“What really helped me out was being perceived as somebody that came out from a civil war. So people rather than being hostile to me became very sympathetic.,” he says. “The university, the college accepted us, and was also in the process of recruiting foreigners to the school, because it was really mainly Americans, so they wanted to integrate the school, and they were quite willing and quite happy to have foreigners. So that made life a little easier, and made it possible for us then to concentrate on schooling, on education.”
Although Stanley Onye says he came to the United States with the firm intention of returning to Nigeria after college, he found that a bachelor's degree only whetted his appetite for a higher education. He enrolled in graduate school, received a master's degree and eventually a doctorate in international relations and political science. By this time he had a family and was caught up in his life in America. But Stanley Onye has not severed his connection with Nigeria. He makes sure that his children know their heritage: he and his wife speak Ibo with their three daughters, have Nigerian friends and there is usually West African food on the table. “One of my daughters while she was taking her high school cooking class, came in, she got the recipe for a Nigerian soup, and prepared it in class,” he recalls with pride. “She was very happy to share it with her friends - and came home to write a beautiful essay about it.”
But in addition to instilling in his children pride in their Nigerian heritage, Dr. Onye believes that he and other Nigerians in the United States have a unique opportunity to help their native country as it struggles to become a viable democracy.
“What gives me satisfaction in my life right now is that there is the possibility of some of us contributing to the development of Nigeria,” Stanley Onye says. ”We have been in this system, we have seen how things work. So regardless of the obstacles, we are positioned very well to transport some of the things that we've learned in this country - the good ones - back to Nigeria. Because we have been able to learn a lot from this country.”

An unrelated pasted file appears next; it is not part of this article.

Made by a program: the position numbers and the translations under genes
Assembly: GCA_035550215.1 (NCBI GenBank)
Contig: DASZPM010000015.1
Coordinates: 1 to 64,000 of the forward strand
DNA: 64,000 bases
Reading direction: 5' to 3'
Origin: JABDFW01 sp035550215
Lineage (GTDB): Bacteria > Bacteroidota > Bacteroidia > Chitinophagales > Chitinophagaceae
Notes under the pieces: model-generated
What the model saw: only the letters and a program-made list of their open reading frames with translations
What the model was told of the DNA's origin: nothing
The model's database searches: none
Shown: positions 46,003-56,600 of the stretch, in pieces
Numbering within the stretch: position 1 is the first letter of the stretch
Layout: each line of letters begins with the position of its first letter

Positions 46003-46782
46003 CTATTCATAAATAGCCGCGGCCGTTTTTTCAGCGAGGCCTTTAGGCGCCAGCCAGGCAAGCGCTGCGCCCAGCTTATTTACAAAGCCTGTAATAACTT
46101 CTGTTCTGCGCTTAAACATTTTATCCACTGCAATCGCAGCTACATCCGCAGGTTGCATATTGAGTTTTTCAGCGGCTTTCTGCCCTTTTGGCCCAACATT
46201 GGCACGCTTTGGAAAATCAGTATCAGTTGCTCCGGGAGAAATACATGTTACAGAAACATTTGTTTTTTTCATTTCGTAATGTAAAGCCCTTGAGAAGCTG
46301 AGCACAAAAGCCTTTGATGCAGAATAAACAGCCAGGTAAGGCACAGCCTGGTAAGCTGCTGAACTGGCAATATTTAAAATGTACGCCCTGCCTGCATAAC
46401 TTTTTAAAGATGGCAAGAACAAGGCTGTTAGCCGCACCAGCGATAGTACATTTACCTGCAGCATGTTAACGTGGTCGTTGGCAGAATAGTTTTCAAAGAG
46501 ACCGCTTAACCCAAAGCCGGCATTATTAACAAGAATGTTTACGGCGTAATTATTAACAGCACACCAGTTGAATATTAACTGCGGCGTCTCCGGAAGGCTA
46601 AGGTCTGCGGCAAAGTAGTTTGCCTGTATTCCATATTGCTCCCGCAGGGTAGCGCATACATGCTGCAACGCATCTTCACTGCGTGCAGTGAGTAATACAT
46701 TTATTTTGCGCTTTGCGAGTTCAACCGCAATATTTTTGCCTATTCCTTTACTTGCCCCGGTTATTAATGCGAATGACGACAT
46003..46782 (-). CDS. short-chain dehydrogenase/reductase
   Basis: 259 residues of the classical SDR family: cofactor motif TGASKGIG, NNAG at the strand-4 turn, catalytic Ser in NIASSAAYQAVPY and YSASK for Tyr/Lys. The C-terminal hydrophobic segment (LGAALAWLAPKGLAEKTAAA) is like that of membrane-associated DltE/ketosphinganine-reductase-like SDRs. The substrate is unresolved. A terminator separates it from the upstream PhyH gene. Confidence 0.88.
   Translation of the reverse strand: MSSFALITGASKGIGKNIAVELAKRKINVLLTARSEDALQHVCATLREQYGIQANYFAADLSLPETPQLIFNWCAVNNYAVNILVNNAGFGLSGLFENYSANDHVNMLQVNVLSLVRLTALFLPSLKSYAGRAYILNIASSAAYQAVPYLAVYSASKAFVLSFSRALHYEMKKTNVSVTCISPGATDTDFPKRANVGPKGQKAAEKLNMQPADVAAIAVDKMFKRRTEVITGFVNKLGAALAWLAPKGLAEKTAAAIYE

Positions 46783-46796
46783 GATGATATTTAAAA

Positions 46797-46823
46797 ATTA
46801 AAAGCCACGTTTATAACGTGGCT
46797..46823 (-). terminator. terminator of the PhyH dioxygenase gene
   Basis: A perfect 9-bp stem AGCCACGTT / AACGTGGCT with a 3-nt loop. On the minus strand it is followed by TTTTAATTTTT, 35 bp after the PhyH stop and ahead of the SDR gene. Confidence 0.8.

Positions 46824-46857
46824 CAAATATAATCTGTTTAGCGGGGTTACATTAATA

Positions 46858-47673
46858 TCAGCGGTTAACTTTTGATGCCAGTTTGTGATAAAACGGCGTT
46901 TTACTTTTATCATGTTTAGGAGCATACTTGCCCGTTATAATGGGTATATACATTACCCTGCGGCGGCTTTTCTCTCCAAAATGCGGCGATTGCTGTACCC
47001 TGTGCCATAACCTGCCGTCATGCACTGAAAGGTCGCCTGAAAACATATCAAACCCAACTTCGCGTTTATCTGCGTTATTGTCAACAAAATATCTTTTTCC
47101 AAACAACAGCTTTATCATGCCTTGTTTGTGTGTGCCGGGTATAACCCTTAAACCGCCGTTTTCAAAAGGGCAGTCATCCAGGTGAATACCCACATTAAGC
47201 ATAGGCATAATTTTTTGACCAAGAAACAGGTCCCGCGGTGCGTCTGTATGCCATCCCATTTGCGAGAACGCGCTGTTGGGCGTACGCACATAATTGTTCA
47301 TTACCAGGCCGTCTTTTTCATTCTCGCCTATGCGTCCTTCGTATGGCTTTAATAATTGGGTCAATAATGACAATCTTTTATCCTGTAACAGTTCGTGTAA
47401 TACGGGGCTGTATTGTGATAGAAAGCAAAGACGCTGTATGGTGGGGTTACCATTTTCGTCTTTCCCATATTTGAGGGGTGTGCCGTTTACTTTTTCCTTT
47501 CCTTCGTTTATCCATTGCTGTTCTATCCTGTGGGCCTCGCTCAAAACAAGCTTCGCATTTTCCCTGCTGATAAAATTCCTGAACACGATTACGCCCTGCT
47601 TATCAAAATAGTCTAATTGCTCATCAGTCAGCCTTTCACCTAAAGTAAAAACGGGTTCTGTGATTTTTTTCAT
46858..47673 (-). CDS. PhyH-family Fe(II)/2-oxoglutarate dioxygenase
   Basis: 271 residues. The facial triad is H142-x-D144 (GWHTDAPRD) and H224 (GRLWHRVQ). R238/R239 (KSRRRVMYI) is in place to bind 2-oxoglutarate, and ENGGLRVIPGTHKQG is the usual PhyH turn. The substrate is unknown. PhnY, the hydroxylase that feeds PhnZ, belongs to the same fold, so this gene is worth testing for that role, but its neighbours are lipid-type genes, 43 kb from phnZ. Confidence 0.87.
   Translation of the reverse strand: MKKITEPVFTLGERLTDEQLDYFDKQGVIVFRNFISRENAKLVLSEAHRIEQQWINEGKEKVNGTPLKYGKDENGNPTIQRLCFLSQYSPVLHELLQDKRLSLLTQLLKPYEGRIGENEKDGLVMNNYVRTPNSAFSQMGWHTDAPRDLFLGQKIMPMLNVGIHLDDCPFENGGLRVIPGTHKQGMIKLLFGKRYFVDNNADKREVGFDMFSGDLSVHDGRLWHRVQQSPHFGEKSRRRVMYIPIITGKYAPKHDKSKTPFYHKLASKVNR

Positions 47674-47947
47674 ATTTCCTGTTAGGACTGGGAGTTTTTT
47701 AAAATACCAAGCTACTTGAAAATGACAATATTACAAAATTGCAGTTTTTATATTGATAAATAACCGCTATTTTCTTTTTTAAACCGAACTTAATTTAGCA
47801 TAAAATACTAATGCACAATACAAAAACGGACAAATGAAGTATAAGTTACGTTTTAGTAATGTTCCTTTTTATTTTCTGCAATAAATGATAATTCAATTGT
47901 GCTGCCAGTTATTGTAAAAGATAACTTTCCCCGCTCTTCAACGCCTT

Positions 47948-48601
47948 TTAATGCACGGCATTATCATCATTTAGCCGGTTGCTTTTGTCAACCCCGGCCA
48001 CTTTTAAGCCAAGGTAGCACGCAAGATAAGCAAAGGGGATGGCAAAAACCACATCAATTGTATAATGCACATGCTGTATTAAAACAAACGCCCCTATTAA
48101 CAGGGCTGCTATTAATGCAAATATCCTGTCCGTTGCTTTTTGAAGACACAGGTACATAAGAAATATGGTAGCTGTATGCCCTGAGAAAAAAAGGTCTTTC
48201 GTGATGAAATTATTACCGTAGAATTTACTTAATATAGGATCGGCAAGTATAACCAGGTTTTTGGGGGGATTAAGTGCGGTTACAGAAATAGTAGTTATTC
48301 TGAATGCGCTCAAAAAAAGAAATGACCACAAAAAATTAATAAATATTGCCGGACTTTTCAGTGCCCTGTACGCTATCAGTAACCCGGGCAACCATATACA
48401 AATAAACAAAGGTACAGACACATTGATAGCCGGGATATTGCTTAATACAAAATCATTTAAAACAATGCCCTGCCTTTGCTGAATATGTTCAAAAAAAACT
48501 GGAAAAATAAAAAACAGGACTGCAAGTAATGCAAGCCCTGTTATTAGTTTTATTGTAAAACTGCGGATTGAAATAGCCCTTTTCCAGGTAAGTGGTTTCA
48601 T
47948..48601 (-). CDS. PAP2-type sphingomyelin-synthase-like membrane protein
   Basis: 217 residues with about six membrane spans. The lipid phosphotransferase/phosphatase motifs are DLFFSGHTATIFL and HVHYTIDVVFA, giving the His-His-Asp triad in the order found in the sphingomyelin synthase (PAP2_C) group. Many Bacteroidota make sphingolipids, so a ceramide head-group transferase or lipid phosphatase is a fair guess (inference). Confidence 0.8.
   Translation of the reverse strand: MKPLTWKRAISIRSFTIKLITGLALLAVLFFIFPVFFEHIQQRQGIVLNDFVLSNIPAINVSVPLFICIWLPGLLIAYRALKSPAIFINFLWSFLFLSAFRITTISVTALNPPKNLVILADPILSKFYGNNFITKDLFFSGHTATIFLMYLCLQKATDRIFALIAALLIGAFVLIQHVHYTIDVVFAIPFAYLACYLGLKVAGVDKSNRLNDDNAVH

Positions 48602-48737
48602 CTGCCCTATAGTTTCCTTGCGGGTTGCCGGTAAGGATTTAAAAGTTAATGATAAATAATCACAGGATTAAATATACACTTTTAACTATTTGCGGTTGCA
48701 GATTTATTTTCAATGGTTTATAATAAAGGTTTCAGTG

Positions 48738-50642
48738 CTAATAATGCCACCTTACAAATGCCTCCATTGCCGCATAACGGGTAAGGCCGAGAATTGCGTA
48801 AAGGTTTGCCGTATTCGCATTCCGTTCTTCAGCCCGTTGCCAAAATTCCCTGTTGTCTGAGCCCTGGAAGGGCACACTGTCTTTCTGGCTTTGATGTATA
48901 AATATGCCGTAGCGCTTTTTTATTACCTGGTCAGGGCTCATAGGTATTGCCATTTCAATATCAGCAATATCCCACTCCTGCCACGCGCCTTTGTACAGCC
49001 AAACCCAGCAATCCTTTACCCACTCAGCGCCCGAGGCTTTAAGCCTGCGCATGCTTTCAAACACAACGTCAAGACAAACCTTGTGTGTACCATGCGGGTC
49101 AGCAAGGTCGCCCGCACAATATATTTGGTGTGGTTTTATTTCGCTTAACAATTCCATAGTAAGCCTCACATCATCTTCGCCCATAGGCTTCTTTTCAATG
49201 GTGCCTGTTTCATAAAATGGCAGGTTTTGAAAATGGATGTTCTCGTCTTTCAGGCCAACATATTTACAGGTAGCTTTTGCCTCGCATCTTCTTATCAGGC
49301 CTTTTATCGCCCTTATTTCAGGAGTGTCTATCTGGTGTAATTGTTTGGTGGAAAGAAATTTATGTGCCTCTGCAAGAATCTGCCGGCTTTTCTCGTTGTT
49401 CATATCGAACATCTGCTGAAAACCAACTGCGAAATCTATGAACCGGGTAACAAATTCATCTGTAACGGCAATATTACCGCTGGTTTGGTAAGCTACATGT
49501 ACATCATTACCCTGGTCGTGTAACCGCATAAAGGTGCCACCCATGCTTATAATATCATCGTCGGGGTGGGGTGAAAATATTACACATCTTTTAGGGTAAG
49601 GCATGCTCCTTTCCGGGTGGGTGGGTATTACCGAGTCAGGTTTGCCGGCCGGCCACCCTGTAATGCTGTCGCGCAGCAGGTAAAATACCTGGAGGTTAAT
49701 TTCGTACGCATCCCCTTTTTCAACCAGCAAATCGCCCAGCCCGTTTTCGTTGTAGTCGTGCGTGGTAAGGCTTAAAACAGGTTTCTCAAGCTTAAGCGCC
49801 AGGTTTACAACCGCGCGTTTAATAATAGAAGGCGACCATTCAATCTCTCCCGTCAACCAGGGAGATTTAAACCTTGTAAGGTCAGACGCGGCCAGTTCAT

After thirty years spent as a student, an educator and an administrator in the United States, Stanley Onye has a clear idea of which aspects of the American way of life he would like to see take root in Nigeria. He focuses on good citizenship. “Respect for the rule of law. Respect. Respect for the system, respect for the government. Being proud to be a citizen of the country. An American is very proud to be an American, regardless of how difficult things are. I also think that Nigerians should be very proud of being Nigerians, regardless of how difficult things are.”
Eventually, Stanley Onye hopes to retire to Nigeria and help his native country by applying the administrative skills he acquired here. In the meantime, he applies those skills in a job he says he finds both challenging and satisfying -- opening up new horizons in math, science and aeronautical engineering to Washington area schoolchildren.